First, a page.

Cocaine Bear is an action thriller with frequent hits of highly addictive comedy-horror that utilises its ‘80s backdrop and soundtrack to create a brilliantly hedonistic retro bloodfest.
Starring: Keri Russell, Ray Liotta, O’Shea Jackson Jr., Alden Ehrenreich, Aaron Holliday, Isiah Whitlock Jr., Margo Martindale, Brooklynn Prince, Christian Convery
After weeks of telling everyone I know about the Cocaine Bear trailer being the best thing I’d seen at the cinema this month and going into this with pretty high expectations, I can happily say that I barely remember the trailer for Creed III because oh my 230 kg black bear pumped full of cocaine on a killing spree, this was 95 minutes of comedy, chaos, and claws.
The barebones premise of Cocaine Bear is based on the true story of a 1985 American black bear that ingested a duffel bag filled with 40 containers of cocaine after a botched drug drop from a plane in Georgia and, despite already being the least disappointing story behind a ‘based on’ premise, is transformed into a brilliantly paced ‘80s action-thriller injected with comedy, horror, and adventure by director Elizabeth Banks and writer Jimmy Warden.
Banks brings immediate depth to the characters that inhabit this world, who are all essentially melodramatic trash caricatures that work in perfect harmony with the rhythm and tone of the film, and Warden has refined the snappy, memorable dialogue from 2017’s The Babysitter to balance individuality and characterisation across a pretty meaty ensemble cast of character and storylines.
Sari (Keri Russell) is a hard-working nurse and single mother, with a charmingly rebellious 13-year-old daughter (Brooklynn Prince) who skips school one day with her friend Henry (Christian Convery) to go into the nearby forest and paint a waterfall, but instead discovers a brick of cocaine, which the two promptly ingest an excessive amount of before being attacked by a cocaine-fuelled black bear that doesn’t like sharing.
Meanwhile, Miami Vice drug dealer Syd Dentwood (Ray Liotta) meets with Daveed (O’Shea Jackson Jr.) and tells him to drive out to the forest with Dentwood’s son, Eddie (Alden Ehrenreich) to both recover the missing cocaine that Syd is responsible for and to soothe Eddie’s broken heart over the loss of his wife and an unfortunately misspelled commemorative tattoo.
Daveed reluctantly agrees despite ruining his brand new Nike’s with Foreshadowing Ketchup, and the pair drive toward the forest drop point where they encounter Stache (Aaron Holliday), Vest (J.B. Moore), and Ponytail (Leo Hanna), a trio of strung-out amateur thieves carrying a brick of coke who first try to rob and stab Daveed, before he quickly plays Tetris with their bodies in a bathroom stall.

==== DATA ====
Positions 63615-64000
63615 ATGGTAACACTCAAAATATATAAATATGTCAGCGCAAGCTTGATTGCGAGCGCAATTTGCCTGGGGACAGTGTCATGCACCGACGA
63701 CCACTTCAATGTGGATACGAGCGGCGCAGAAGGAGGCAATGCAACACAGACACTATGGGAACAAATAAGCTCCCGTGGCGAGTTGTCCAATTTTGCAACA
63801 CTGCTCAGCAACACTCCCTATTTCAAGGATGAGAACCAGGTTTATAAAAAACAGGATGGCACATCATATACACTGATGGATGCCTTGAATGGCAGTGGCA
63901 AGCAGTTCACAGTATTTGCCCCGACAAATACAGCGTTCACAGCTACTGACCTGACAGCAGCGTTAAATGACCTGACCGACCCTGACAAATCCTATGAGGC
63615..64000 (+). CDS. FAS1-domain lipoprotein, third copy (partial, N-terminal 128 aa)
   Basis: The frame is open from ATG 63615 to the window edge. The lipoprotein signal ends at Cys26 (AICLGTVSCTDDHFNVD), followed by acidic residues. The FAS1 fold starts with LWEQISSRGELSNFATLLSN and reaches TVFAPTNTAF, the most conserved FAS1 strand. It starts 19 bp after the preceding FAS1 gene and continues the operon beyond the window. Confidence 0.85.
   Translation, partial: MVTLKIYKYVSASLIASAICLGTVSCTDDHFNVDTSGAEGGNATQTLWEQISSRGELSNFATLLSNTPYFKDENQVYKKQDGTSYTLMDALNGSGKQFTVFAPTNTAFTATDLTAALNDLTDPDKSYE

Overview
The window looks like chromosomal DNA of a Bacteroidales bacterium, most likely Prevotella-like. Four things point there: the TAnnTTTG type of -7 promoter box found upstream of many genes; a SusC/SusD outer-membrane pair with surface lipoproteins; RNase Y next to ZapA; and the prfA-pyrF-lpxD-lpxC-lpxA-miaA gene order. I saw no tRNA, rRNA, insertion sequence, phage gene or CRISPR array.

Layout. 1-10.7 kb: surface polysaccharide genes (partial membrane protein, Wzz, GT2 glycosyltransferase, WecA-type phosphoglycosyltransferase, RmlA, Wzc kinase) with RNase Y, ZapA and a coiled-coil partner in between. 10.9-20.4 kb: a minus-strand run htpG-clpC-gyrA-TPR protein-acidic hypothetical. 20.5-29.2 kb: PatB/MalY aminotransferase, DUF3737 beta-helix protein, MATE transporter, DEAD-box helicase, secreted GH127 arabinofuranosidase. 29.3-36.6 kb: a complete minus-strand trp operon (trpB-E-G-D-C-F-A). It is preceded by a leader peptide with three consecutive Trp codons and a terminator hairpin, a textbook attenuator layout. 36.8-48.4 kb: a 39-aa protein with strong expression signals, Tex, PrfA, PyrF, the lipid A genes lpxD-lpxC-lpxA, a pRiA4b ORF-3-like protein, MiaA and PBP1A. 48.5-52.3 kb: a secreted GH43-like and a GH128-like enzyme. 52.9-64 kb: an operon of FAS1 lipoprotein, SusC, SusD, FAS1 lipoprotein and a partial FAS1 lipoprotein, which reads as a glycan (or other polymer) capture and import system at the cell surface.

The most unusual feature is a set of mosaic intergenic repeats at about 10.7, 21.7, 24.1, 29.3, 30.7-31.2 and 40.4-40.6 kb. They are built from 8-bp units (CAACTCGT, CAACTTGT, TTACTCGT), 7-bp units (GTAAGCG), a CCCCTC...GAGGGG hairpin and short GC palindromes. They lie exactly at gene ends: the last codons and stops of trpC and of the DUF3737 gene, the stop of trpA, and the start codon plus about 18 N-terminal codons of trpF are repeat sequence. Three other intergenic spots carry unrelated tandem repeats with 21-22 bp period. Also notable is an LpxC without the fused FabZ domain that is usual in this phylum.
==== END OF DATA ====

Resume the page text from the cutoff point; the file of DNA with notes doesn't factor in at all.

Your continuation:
Being the only one left conscious, Stache reluctantly agrees to take the pair to the remaining hidden stash of cocaine, which leads the ragtag group of conflicting emotional states and perspectives on a hike where Daveed again ruins his Nike’s in a Foreshadowing River, unaware they are being pursued by Detective Bob (Isiah Whitlock Jr.) who is illegally investing the area as an excuse to get rid of, then fall in love with, his recently adopted dog.
Chopped into this mix is Matthew Rhys as cocaine-smuggler-and-based-on-visionary Andrew C. Thornton II, Kristofer Hivju and Hannah Hoekstra as overly curious and comedically blunt European hikers, Margo Martindale as a park ranger one bottle of expensive perfume away from reenacting Misery with park inspector Jesse Tyler Ferguson, Ayoola Smart as Bob’s fellow officer and impromptu dog sitter Office Reba, and Kahyun Kim and Scott Seiss as the unluckiest paramedics in the world.
And then there’s the big boy, our coke-fuelled black bear of saliva and teeth and claws, a gargantuan beast that carries ferocious weight and presence in every frame it tears its way into, made terrifyingly perfect by the balanced mix of performance capture by actor Allan Henry and post-production effects by Weta Digital. Fuelled only by the desire for increasing quantities of cocaine, the gore flows freely, roars shake your bones, and limbs are torn like paper, all with a delightfully unflinching and brutal execution.
Admittedly, I’m a sucker for a retro theme, but Cocaine Bear feels authentic in its use without ever being overly obvious or tacky, sprinkling in a soundtrack of nostalgia amongst the visceral sound effects and score to keep the film aesthetically and thematically tight, even during a highly contrived final 10 or so minutes of the film that could have undone much of its previous brilliance.
But I came here for Cocaine Bear and a raging, physics-defying murder beast, expecting a trash-horror-comedy that would dial into and delight in its absurdity and provide tension and implication over face-tearing gore, instead being hit with a film that also has authentic heart, wholesome adventure, dry-absurdist comedy, and an outstanding ensemble genre cast – enough to warrant a line for Cocaine Bear that stretches around the block.